Emergency Treatment at
Abington Memorial Hospital
When a stroke occurs, Abington Memorial Hospital's stroke team takes immediate, often lifesaving action. Studies show that swift treatment lessens damage to the brain. When stroke victims arrive in the Emergency Trauma Center, members of the stroke team perform CT scans or MRIs (magnetic resonance imaging) of the brain to determine the type and location of the stroke and the extent of any damage to brain cells and tissue. In certain ischemic cases, physicians administer rT-PA (recombinant tissue plasminogen activator) a drug initially utilized to minimize the effects and damage of heart attacks. It is now being used to dissolve blood clots and limit brain damage.
CT scan (Computed Tomography) is a key imaging test, which uses radiation to create a picture of the brain. It's usually one of the first tests given to patients suspected of stroke. CT test results give valuable information about the cause of stroke and the location and extent of brain injury.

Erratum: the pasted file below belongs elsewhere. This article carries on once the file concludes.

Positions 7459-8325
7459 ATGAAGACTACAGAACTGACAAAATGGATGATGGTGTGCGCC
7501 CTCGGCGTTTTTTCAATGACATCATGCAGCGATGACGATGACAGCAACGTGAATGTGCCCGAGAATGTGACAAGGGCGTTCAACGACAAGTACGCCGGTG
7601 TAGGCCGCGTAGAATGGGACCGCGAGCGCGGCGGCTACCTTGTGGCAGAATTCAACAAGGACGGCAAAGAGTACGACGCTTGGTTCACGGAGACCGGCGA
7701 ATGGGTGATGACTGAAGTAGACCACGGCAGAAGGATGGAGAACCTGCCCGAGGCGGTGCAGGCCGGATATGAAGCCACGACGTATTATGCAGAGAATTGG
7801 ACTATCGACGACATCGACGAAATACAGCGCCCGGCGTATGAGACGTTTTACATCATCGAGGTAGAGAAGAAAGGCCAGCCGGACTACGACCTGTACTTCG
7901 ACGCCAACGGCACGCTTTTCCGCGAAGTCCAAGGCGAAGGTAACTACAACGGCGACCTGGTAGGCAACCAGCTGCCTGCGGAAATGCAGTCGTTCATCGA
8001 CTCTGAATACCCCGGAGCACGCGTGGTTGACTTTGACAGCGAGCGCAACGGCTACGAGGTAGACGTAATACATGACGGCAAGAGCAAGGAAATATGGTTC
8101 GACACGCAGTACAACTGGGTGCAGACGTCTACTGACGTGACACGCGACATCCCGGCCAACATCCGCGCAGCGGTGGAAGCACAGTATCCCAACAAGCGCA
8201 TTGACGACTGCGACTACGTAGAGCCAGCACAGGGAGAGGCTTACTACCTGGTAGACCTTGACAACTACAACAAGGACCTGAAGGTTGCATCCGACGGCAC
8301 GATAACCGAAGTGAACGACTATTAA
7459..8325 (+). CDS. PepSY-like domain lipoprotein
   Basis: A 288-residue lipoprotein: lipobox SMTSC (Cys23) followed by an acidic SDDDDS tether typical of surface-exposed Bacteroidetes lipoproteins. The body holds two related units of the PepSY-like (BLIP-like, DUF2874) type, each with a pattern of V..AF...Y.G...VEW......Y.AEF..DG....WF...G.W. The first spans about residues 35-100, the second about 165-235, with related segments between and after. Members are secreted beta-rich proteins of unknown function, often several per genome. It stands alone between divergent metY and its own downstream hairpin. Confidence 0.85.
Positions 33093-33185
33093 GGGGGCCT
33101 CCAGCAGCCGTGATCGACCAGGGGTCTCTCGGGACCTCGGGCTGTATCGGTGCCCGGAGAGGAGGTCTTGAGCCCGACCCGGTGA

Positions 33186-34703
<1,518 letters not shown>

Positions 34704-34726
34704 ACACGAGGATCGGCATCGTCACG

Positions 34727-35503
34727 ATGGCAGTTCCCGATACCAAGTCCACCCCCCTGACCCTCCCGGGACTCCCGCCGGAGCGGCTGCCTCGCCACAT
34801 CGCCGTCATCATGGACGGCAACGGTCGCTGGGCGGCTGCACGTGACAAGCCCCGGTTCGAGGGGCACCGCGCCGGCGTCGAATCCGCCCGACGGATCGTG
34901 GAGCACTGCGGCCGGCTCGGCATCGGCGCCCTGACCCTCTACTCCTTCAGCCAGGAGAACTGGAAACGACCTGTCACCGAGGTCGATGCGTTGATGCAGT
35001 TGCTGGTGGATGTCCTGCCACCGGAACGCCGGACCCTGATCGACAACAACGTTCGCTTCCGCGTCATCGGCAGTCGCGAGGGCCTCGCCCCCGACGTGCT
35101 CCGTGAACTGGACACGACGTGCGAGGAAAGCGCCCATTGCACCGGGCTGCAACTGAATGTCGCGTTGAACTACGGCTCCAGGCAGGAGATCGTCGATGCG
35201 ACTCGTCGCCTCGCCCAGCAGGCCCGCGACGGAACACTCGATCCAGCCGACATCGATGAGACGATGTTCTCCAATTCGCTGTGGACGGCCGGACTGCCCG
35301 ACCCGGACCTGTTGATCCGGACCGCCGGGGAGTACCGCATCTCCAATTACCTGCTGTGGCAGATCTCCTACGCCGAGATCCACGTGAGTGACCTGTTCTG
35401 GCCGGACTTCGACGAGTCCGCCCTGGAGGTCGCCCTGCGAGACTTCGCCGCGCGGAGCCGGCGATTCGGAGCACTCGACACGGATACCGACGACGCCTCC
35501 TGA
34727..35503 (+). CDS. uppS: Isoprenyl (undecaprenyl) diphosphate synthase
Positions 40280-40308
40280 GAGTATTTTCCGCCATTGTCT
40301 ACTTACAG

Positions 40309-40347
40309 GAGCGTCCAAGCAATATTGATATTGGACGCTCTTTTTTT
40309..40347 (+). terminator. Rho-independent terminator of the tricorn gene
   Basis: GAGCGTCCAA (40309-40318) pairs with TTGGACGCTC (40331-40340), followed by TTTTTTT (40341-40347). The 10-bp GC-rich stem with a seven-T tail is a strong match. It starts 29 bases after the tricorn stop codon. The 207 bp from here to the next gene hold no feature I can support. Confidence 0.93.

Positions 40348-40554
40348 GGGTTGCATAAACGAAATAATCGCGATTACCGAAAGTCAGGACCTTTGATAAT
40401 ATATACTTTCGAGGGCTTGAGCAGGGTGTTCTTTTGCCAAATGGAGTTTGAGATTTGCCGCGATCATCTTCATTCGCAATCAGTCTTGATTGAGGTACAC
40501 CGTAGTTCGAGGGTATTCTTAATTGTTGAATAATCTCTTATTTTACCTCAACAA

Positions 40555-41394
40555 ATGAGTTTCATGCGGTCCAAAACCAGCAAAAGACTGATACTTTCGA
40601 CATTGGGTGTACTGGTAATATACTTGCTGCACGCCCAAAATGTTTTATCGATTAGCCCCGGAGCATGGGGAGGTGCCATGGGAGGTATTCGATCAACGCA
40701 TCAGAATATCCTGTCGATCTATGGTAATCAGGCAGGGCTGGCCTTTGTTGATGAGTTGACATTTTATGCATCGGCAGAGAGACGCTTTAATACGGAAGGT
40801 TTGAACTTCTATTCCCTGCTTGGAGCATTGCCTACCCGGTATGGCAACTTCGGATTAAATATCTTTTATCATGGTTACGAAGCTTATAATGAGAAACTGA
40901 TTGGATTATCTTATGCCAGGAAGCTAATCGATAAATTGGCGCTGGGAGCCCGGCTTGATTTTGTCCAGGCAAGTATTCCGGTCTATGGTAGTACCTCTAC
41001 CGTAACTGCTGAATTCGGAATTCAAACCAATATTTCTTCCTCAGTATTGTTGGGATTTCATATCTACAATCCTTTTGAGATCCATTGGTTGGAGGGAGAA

CTA scan (Computed Tomography Angiogram) is an imaging test which uses radiation and dye to create a picture of the brain.
MRI (Magnetic Resonance Imaging) uses a large magnetic field to produce an image of the brain. Like the CT scan, it shows the location and extent of brain injury, but the image produced by MRI is sharper and more detailed.
Stroke Identification by Emergency Medical Services (EMS)
Attempts are being made across the country to improve accuracy in diagnosing stroke before the patient arrives at the hospital. It has been recognized that up to 30 percent of patients with stroke are misdiagnosed in the field, which has led to the development of simple scales that attempt to accurately diagnose stroke and help prepare emergency trauma units for their arrival. Ongoing EMS stroke education is provided by AMH including utilization of the FAST scale and importance of pre-hospital notification.